A lambda is actually compiled into an implementation of a functional interface. Since by definition a functional interface contains a single method, the compiler can infer what method to invoke so under the covers, it will create an object with that single method and the body of the lambda as the method's body. In Piet's example, the functional interface that gives the lambda expression its context is the Runnable interface. You can use basically the same lambda expression in different contexts.
Here's an example that illustrates this:
The interfaces defined are all functional interfaces that define different methods. The lambda being assigned to each of the interface variables declared on lines 3, 6, 9, and 12 essentially have the same body except they are wrapped in different methods depending on the interface type the lambda expression is given. So, when you assign the expression to a Frog interface reference, you have to call the talk() method. If you assign the lambda to Displayer interface reference, you have to call the show() method, and so on.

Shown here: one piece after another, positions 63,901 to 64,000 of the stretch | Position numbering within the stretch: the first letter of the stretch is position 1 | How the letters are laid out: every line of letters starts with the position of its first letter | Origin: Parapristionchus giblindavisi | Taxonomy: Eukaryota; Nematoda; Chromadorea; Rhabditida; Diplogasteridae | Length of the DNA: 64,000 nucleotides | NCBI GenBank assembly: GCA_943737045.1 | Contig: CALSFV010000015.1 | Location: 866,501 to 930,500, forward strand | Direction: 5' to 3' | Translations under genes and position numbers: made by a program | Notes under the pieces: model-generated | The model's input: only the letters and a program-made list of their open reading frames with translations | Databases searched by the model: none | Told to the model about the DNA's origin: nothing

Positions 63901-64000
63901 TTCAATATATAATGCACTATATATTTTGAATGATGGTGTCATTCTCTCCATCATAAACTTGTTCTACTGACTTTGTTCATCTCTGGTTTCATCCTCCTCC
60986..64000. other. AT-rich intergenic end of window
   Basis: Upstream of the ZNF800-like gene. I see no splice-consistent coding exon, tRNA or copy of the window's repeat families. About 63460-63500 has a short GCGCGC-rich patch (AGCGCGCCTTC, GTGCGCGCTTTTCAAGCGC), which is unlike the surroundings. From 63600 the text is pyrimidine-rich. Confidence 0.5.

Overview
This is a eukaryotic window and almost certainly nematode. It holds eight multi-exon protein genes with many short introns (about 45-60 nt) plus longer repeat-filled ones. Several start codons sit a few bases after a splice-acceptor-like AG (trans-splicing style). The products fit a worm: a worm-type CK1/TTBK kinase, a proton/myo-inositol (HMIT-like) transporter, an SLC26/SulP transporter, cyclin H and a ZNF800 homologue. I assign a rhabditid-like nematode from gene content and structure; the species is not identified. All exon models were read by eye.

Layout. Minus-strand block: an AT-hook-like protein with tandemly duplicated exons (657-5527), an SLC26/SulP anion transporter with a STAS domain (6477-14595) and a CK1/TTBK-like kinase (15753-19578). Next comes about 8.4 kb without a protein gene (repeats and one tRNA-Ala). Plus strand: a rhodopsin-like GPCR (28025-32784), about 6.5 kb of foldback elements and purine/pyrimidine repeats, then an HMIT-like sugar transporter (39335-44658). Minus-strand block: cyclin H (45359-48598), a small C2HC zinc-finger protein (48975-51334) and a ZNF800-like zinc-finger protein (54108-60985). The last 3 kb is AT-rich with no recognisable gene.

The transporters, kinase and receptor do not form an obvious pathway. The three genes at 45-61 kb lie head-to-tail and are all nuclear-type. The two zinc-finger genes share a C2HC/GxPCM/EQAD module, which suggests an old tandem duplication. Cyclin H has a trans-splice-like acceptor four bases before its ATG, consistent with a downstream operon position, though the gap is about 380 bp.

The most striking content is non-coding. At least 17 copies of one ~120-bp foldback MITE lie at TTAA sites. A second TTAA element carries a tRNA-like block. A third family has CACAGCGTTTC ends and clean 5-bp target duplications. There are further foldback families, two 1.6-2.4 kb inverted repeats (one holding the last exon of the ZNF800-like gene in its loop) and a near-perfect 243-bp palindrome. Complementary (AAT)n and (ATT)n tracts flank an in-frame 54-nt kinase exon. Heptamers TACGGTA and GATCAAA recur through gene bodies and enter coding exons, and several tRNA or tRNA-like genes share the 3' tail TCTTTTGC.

The output of that program will be:
In this example, g is an instance of the Glom class and it implements both the Foo and Bar interfaces. With the proper casts you can invoke both foo() and bar() methods on the same object. Can you see why casting in this case works whereas it didn't work in the previous example?
That sort of check is only made on classes at compile time. It is conceivable that a class might implement an interface, so casting of interfaces is allowed at compile time and as Junilu says, you suffer an exception at runtime.
Just shows what a bad idea it often is to cast reference types.